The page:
What is Adenomyosis?


Adenomyosis is a common gynaecological disorder that often causes severe menstrual pain and heavy periods. Not as well-known as it’s cousin endometriosis, adenomyosis is almost as problematic for many women.

Adenomyosis is pronounced A-DEN-OH-MY-O-SIS.

What is adenomyosis?

Adenomyosis describes a condition where the lining of the uterus (endometrium) grows within the thick muscular wall of the uterus. Over time the islands of endometrium enlarge, irritating the muscle fibres during the course of the cycle. In response, the muscle fibres enlarge (called hypertrophy) and thus, the uterus slowly swells over years to a larger size. On occasion, a benign tumour called an adenomyoma can form which may require surgery.

Why does adenomyosis cause bad period problems?

The islands of endometrium respond to your natural menstrual cycle in exactly the same way as the lining within the uterus. By the end of the month, just before your period is due, and in the early days of menstruation, the muscle fibres are irritated by the swelling and bleeding and contract more strongly than usual, leading to bad period pain (aka dysmenorrhoea).

Are periods heavier with adenomyosis?

Unfortunately, your period is often heavier with adenomyosis. Your uterus enlarges year by year and the cavity, and therefore the surface area to bleed from is larger. Adenomyosis is most common for women aged in their mid-30s and into their 40s. Other factors may also come into play by this time.

How is the adenomyosis diagnosed?

Adenomyosis is diagnosed with a combination of the above symptoms, a finding by the doctor on internal examination of a bulky enlarged uterus, and a pelvic ultrasound of the uterine muscle (a characteristic salt and pepper appearance) form the basis of the diagnosis. If you have worsening pain and heaviness with your period, consider making an appointment to have this investigated, we can then see what might be causing the problem.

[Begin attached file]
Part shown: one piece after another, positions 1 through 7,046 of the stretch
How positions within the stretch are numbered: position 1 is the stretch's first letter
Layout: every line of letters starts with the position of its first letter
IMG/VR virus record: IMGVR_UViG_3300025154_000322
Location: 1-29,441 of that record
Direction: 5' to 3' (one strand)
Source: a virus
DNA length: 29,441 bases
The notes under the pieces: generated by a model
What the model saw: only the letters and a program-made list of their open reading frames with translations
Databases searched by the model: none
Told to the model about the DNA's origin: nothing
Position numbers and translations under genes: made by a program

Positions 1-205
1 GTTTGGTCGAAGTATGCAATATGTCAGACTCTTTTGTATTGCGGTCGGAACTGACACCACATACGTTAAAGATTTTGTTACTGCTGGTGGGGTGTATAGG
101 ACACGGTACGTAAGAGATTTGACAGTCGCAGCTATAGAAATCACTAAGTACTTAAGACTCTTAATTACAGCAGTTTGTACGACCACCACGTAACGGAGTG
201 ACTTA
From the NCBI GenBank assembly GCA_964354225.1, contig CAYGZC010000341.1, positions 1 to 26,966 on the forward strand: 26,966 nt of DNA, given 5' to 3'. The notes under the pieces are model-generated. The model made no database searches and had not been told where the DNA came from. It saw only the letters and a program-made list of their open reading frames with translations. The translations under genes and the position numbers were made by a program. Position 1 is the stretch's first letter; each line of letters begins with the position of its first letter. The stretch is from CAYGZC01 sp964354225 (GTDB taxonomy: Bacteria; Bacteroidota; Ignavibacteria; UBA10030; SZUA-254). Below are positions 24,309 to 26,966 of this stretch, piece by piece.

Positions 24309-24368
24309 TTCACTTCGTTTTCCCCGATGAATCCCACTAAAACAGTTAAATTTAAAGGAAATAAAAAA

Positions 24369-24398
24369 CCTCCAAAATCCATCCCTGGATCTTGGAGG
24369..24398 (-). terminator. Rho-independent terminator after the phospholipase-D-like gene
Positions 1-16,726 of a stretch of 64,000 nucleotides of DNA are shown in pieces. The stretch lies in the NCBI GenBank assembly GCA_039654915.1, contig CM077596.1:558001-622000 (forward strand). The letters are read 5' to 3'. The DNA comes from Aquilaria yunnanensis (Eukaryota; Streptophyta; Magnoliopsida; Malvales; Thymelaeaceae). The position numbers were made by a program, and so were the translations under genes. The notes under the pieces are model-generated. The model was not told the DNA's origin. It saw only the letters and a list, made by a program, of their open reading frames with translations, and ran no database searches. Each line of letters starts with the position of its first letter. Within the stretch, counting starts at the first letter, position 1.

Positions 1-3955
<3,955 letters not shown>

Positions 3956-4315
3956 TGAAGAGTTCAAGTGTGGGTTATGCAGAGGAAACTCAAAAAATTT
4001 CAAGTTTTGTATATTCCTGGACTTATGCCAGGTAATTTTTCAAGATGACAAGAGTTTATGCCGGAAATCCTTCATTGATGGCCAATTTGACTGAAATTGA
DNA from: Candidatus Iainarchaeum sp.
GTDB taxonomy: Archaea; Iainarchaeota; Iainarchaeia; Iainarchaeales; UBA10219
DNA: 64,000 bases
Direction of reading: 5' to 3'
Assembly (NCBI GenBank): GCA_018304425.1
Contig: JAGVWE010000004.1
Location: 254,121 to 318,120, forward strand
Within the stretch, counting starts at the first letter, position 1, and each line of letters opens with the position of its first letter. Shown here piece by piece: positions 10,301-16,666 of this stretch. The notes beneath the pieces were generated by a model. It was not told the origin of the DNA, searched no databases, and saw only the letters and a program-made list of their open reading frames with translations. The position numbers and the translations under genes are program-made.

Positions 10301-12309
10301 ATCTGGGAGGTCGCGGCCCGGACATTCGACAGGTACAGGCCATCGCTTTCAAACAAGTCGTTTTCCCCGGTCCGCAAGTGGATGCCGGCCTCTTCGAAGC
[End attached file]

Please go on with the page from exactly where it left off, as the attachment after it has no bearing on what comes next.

What treatment can I choose from?

Treatment of adenomyosis includes a variety of options: – anti-inflammatory medication (capsules to help slow the blood flow) or hormonal contraception (the oral contraceptive pill) often helps. The most effective conservative treatment is the insertion of a Mirena IUD.

What if these methods fail?

Sometimes the symptoms are quite debilitating and attempts at conservative therapy fail in some individual women. In this case, hysterectomy (removal of the uterus) is the cure and can be considered by some women. Your age and desire for children will be an important decider in having a hysterectomy.

To discuss any gynaecology issues with Dr Peter England, please call the rooms and make an appointment.

Author: Dr Peter England, Obstetrician and Gynaecologist.
Read more about Dr Peter England

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